Posted: August 1st, 2022

RT2C W4D1

Assignment:

Respond to at two of your colleagues’ postings that contain a perspective other than yours. 

NO PLAGIARISM 

2–3 paragraphs in length per Colleague 

Discussion 1: Affinity Group Checkpoint #3

This week, you will once again have the help and support of your peers by engaging in a discussion of your coursework with your Affinity Group. Remember to thoughtfully and truthfully consider other group members’ work and respond with meaningful suggestions.

For Research Paper Track, your initial post should be 4–5 paragraphs.

To prepare for this Discussion:

Review this week’s Learning Resources, especially:

Wiseman, L. (2017). Multipliers: How the best leaders make everyone smarter (Rev. ed.). New York, NY: HarperCollins.

· Chapter 2, “The Talent Manager”

· Chapter 7, “The Accidental Diminisher”

· Chapter 8, “Dealing with Diminishers”

·

https://www.enotes.com/homework-help/what-is-the-difference-between-a-problem-321087


Assignment:


Respond

 to at two (2) colleagues’ postings
that contain a perspective other than yours. Your response will typically be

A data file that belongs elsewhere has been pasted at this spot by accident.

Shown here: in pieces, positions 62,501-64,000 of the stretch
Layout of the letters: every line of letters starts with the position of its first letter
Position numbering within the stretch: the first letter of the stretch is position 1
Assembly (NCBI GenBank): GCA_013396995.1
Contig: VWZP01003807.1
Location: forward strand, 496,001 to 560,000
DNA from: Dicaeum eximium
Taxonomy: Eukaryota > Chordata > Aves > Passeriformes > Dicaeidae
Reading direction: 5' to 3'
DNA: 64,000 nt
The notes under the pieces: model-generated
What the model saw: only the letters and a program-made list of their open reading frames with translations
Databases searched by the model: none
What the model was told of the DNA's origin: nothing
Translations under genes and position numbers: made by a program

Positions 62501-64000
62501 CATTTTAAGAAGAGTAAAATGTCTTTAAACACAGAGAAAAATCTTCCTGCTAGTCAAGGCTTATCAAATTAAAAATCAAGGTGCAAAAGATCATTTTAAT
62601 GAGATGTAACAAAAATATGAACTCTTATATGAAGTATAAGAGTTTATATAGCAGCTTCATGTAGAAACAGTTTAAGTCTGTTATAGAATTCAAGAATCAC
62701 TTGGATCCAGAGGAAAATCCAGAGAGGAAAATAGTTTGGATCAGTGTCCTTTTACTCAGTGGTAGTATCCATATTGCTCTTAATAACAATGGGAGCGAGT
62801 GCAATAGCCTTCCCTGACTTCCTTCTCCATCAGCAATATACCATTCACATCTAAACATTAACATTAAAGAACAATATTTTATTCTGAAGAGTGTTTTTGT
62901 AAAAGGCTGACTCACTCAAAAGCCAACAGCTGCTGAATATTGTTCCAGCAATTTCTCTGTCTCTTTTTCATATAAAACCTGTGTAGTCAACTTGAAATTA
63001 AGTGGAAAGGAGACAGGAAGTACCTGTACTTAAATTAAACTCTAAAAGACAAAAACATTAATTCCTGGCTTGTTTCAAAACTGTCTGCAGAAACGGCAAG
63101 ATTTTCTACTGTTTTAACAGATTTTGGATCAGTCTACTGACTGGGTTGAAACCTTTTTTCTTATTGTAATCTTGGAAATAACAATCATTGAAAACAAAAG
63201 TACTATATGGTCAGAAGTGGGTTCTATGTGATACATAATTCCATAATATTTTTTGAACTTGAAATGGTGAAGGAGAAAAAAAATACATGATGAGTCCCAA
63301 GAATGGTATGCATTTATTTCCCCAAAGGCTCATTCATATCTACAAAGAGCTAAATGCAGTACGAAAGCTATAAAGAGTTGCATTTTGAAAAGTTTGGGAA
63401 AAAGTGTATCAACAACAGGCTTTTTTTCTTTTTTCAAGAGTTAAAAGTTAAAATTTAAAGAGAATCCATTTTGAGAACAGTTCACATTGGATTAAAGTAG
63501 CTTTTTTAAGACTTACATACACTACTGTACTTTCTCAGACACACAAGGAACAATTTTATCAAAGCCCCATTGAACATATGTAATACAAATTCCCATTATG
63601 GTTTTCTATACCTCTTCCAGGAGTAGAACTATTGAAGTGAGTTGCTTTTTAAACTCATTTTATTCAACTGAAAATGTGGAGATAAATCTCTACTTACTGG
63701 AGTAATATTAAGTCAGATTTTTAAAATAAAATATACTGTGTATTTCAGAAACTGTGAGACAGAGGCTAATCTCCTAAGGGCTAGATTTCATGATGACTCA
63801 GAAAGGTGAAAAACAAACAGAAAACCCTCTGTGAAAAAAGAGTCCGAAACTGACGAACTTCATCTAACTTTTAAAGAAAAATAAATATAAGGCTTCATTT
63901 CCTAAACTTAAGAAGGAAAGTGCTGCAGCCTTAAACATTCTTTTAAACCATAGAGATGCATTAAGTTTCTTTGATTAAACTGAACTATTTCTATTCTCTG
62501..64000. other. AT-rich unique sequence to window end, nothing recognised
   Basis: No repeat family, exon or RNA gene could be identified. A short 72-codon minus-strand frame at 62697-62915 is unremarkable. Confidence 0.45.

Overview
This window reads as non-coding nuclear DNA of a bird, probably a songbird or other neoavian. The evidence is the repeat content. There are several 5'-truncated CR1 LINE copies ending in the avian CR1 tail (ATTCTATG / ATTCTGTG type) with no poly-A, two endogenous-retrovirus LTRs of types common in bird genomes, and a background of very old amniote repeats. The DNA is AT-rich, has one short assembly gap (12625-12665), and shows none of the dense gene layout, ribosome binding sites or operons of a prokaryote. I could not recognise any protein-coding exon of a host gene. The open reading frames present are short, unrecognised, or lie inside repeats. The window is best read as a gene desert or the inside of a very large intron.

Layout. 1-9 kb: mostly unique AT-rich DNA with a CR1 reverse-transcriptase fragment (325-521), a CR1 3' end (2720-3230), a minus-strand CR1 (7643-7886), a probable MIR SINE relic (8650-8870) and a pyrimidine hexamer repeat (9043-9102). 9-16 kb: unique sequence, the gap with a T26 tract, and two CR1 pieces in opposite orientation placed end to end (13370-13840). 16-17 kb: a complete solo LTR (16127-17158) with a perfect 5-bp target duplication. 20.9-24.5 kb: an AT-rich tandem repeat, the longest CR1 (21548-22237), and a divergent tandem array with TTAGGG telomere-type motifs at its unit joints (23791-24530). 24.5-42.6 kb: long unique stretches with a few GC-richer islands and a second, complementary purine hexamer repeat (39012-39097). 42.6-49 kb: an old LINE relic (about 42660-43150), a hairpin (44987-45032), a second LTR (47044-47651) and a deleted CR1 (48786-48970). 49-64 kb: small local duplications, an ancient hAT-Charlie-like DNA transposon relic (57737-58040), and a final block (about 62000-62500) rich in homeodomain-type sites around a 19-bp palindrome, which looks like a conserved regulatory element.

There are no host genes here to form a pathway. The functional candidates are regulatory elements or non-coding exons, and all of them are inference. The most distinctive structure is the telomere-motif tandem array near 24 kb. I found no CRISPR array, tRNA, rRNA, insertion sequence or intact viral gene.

2–3 paragraphs in length
, as a general expectation.

· Share an insight about what you learned from having read your colleagues’ postings and discuss how and why your colleague’s posting resonated with you professionally and personally.

· Offer an example from your experience or observation that validates what your colleague discussed.

· Offer specific suggestions that will help your colleague build upon his or her perceptions as a leader.

· Offer further assessment from having read your colleague’s post that could impact a leader’s effectiveness.

· Share how something your colleague discussed changed the way you consider your own leadership qualities.

· No Plagiarism

· Cite References


1st Colleague – Natasha M 

Research Paper Track – Purpose/Significance, Research Questions (1–2)

Top of Form

Purpose Statement